As the film addresses body image, I think it is important to encourage all people, but especially young women, to take care of their bodies and not allow the “every size is beautiful” thought process to excuse unhealthy behaviors and lifestyles. The story is entirely in Ana’s POV: she’s in virtually every scene and we experience the whole story through her eyes. However, they do have to be there. Also the convention of “the vanquished are doomed to exile” is played out here by her mother who chooses to exile herself, by leaving the room as well as by staying in her room when it’s time for Ana to leave. Raul makes a half-hearted attempt, but backs down pretty quickly. We'll contact you shortly.
Health needs to be explained as a feeling, a wellness, and a way of life; not as an appearance or a way to become “skinny”. I think it goes hand in hand with being part of American Media and the social pressures that are associated with it. 1; Success! How many other sweatshops have been in the same place only to go out of business? Ana’s sister, Estela, also has a nuanced position. I would also be interested in knowing more about Carmen’s life and what events in her life caused her to have such strong and jaded views on so many topics such as the ones that were presented in this movie.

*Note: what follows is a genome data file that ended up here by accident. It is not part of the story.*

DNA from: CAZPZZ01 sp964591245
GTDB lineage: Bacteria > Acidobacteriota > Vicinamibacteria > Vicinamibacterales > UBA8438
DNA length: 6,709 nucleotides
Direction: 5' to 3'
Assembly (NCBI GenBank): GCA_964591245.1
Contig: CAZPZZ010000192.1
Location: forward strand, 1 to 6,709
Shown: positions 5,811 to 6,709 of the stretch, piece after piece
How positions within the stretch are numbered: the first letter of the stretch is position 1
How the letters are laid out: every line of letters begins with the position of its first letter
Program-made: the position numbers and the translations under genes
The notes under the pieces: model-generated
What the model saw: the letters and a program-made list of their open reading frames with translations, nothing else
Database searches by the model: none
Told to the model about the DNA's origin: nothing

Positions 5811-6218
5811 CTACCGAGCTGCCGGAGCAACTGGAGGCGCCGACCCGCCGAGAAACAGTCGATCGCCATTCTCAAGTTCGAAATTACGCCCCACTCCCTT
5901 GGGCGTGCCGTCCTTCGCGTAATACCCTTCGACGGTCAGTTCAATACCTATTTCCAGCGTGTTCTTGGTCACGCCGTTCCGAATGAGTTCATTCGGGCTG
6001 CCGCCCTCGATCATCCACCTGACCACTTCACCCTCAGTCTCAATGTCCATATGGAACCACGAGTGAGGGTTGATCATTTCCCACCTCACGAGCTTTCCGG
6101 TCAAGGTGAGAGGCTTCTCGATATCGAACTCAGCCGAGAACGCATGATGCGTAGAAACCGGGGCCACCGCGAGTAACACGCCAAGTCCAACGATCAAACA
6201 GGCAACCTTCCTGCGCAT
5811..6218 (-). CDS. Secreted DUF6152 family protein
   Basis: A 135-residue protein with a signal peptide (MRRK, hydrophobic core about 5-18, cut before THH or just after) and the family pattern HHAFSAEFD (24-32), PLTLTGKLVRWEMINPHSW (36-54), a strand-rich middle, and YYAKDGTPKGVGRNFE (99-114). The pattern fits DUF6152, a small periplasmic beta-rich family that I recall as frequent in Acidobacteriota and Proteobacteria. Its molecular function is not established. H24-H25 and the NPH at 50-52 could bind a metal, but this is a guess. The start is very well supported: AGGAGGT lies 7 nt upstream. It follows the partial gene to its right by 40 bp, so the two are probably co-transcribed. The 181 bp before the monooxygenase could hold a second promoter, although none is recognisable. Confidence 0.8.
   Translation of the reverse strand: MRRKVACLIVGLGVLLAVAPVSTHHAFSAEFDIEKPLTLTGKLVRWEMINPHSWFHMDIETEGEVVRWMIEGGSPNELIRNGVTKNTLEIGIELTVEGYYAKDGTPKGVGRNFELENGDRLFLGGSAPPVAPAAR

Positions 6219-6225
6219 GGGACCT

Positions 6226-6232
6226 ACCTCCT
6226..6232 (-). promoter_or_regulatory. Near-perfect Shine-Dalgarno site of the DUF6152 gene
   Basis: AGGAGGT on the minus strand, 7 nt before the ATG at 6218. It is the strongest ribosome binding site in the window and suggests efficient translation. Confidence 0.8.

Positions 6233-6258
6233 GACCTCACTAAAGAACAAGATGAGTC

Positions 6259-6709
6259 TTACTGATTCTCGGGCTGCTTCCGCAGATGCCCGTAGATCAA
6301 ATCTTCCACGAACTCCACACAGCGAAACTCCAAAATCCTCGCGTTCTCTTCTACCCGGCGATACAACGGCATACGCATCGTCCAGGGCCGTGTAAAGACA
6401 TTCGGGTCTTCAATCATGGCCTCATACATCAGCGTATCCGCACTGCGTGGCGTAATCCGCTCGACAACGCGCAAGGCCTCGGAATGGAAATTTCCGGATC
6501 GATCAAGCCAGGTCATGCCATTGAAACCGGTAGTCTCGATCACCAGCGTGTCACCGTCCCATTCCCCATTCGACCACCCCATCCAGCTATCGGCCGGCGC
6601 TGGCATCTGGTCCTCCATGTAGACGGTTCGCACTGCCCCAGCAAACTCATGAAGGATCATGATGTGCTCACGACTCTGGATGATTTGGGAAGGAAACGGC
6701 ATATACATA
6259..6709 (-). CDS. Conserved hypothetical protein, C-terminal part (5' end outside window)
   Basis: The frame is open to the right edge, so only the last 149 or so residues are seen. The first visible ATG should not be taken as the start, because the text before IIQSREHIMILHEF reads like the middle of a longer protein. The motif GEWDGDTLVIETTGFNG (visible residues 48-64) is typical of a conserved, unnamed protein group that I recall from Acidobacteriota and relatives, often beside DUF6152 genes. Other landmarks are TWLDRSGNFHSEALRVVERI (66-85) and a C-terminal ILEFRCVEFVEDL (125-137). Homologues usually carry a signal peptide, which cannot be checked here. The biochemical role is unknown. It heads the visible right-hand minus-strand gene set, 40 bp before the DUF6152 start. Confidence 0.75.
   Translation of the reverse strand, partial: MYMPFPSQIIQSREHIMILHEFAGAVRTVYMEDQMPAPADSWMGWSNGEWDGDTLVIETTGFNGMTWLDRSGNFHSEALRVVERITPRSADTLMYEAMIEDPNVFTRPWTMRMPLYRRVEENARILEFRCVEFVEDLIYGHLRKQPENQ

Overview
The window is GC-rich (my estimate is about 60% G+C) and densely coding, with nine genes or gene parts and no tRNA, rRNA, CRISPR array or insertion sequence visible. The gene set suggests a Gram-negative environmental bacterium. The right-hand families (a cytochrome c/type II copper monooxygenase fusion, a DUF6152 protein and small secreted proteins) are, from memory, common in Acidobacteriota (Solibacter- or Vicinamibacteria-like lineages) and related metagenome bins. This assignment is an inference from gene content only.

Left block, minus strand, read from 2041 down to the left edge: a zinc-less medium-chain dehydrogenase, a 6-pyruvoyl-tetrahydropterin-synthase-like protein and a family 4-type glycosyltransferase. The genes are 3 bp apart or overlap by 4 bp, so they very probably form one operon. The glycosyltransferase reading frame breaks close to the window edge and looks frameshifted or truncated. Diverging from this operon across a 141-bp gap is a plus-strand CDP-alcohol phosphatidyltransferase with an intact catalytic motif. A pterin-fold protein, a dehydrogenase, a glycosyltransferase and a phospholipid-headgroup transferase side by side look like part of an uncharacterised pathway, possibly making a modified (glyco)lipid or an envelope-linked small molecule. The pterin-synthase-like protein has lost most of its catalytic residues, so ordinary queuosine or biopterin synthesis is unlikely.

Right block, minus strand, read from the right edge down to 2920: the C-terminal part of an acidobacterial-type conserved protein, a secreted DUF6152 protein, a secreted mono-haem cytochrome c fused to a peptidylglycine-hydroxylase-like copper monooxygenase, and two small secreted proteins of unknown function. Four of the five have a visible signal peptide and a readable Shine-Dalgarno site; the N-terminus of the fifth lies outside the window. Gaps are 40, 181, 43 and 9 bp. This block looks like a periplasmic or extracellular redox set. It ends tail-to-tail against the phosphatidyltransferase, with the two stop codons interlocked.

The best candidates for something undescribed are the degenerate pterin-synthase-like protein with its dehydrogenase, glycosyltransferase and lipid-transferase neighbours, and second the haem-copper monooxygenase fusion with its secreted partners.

The Status genre runs along a value range of Failure to Success.
When Ana’s mother refuses to speak to her, Ana must decide whether she’ll leave for New York without a maternal blessing, or stay home. Furthermore, though America Ferrara did decide to slim down a little, she was realistic about it. Because girls have the tendency to become their mothers, and it was already mentioned in the movie how Ana and Carmen are so much a like, I wonder how if Ana was to have a daughter if the same values would be passed down? Many children can relate to that, and can relate to the structure of the family. Ana starts out very weak—she’s belligerent, passive, and resentful. Over the summer, she learns to admire the hardworking team of women who teach her solidarity and teamwork. What many may not know is that the film is based on Mexican-American playwright Josefina Lopez's play by the same name. It’s already rough when you think you’re fat, but your mother refers to you as “gordita,” it must be really hurtful.